After being issued with a band stating “physio”, I headed to the tent in which I would be based for the day.
There is a London Marathon Medical Tent at every mile, between which quad bikes rush up and down transporting casualties. Marathon runners can come to the tents, where they are triaged outside by St John Ambulance, and if appropriate, brought inside. Within the tents there are a couple of paramedics from St John Ambulance, physiotherapists and student podiatrists. There is also one doctor attached to the London Marathon Medical Team.
Stationed at last mile of the marathon and beyond the finish line, you will find those who are working as part of the ‘Finish Team’ within the official London Marathon Medical Team. This includes roughly 60 physiotherapists, some spread over the last mile and others divided into teams. One team is based right at the finish line, then the rest are spread across three teams based in ‘acute medical tents’ - I was based in one of these tents.
Two of these acute medical tents are located just past the finish line, on either side - beyond the van where runners collect their goodie bag (containing things such as salted pretzels, an apple, water and a foil blanket). The third acute medical tent is further down from there, at the Horse Guards Parade. In this tent, it is likely that some runners would be showing signs of physiological exhaustion.
At the opening of these medical tents are acute A&E facilities, with a mini ITU at the entrance and members from the helicopter team, as well as a consultant on standby. It is here, at the entrance, where runners are triaged by St John Doctors and specialist A&E nurses. There are two to three beds in critical care, one bed in the step down from ITU, and then approximately 10 army cots where the physiotherapists are based (see picture below) and some chairs where you would find student podiatrists. There is one more tent… set back in the royal quarters; this is only for the elite runners and the celebrities though!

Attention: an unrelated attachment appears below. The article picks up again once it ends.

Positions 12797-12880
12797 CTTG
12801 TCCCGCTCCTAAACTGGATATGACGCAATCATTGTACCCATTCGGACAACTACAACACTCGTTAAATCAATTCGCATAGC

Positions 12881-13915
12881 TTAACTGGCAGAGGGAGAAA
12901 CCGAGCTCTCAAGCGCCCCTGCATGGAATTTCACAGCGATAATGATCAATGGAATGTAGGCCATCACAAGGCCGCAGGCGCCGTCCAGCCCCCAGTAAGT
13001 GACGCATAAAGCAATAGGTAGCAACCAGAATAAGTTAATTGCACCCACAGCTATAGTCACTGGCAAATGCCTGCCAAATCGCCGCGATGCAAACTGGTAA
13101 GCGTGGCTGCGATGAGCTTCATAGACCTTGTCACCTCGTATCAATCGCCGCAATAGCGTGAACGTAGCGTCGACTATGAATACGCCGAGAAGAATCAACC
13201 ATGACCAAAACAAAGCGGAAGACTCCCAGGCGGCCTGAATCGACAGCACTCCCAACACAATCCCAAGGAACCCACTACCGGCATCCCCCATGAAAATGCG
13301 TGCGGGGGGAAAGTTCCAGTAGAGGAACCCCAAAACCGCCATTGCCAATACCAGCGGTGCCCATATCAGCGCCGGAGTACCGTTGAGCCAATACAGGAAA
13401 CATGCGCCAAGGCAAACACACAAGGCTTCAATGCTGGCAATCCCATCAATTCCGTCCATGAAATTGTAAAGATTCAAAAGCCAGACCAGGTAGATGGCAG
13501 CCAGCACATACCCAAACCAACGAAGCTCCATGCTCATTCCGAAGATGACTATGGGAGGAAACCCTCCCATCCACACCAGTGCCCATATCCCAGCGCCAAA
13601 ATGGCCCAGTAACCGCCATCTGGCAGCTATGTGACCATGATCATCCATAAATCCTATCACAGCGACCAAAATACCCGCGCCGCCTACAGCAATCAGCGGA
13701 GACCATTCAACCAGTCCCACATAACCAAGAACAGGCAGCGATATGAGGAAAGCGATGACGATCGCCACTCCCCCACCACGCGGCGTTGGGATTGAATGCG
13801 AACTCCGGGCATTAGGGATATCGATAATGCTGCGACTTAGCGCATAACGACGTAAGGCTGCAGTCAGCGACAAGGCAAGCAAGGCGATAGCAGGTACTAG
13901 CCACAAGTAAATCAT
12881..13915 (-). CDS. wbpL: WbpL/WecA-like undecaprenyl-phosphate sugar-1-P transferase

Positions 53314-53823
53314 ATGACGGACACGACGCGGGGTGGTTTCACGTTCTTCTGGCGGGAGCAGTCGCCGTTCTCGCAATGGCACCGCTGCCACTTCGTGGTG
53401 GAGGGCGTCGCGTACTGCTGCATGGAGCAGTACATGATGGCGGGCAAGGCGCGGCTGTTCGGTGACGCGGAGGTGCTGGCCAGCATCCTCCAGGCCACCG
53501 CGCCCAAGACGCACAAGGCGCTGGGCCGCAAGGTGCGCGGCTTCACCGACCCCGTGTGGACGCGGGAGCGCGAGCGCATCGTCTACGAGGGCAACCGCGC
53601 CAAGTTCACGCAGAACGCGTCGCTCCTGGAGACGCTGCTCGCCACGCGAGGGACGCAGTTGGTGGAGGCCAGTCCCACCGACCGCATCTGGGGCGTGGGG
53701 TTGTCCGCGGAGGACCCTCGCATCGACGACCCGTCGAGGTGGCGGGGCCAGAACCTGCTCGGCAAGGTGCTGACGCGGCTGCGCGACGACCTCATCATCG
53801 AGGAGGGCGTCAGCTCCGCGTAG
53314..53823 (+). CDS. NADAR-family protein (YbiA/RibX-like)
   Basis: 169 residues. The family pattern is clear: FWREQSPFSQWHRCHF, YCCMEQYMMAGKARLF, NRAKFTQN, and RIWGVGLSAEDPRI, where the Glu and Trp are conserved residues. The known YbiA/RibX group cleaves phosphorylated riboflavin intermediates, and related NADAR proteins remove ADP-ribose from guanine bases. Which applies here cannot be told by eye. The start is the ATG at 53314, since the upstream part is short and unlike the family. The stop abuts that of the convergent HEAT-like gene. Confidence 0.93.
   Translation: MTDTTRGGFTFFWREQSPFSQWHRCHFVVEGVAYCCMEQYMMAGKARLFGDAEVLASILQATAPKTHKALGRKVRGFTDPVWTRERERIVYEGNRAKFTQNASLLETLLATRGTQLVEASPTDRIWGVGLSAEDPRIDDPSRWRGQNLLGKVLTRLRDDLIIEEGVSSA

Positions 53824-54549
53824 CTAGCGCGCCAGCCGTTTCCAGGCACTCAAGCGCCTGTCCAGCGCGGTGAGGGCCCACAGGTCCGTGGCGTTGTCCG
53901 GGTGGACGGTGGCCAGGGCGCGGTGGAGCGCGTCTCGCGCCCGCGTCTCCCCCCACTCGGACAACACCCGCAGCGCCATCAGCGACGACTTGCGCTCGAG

As the runners started to come in, heavily fatigued and many in pain, the cots on the floor started filling.
The main conditions that I saw were: muscle cramps, stress fractures in the lower limb, blisters, dehydration, hyperthermia, exhaustion, muscle strains in the lower limb, sprained joints (e.g. ankles from rolling over on a bottle), knee pains, lacerations (e.g. from tripping over a barrier), overhydration, swollen feet, bleeding nipples (common in men), hyperventilating, people shivering, yet having a high temperature because they were in peripheral shut down or slight shock.
Muscle cramp was common and could have been occurring for different reasons; as a result of not having the sodium and potassium balance, or because the runner potentially had diarrhoea the day before the marathon (so they had therefore lost a lot of water and minerals), or because they drank too much water that day and hadn’t had enough salt (so we would make sure they started eating the salty pretzels from their goodie bags!).
It was therefore important to take a thorough medical history whilst you were doing some soft tissue treatment, in order to build a picture of how that runner’s last 3 weeks had been, their previous week and their last 24 hours.
Something that I didn’t see was exercise-associated hyponatremia (EAH). It was very important to watch out for the signs of this, such as sudden confusion, vomiting and headaches.
Other treatments on the day varied from soft tissue massage, passive stretching, suggesting rehydration powders, appropriately referring to hospital or podiatry, fluid replacement, providing ice bags and teaching breathing control techniques, often utilising a bag if someone was hyperventilating.
I was naïve to think it would be a day of just sports massage with some nice portable physio beds; it was very much a day of thinking on your feet with people that could quickly deteriorate. However, morale was so high, both inside and outside of the tents, with cheering crowds filling the streets of London. There really is a buzz about the place, especially as people cross that line and celebrate their amazing achievement.
Written by Ashni Desai
For more information regarding the Loughborough University Physiotherapy Clinic, please follow this link.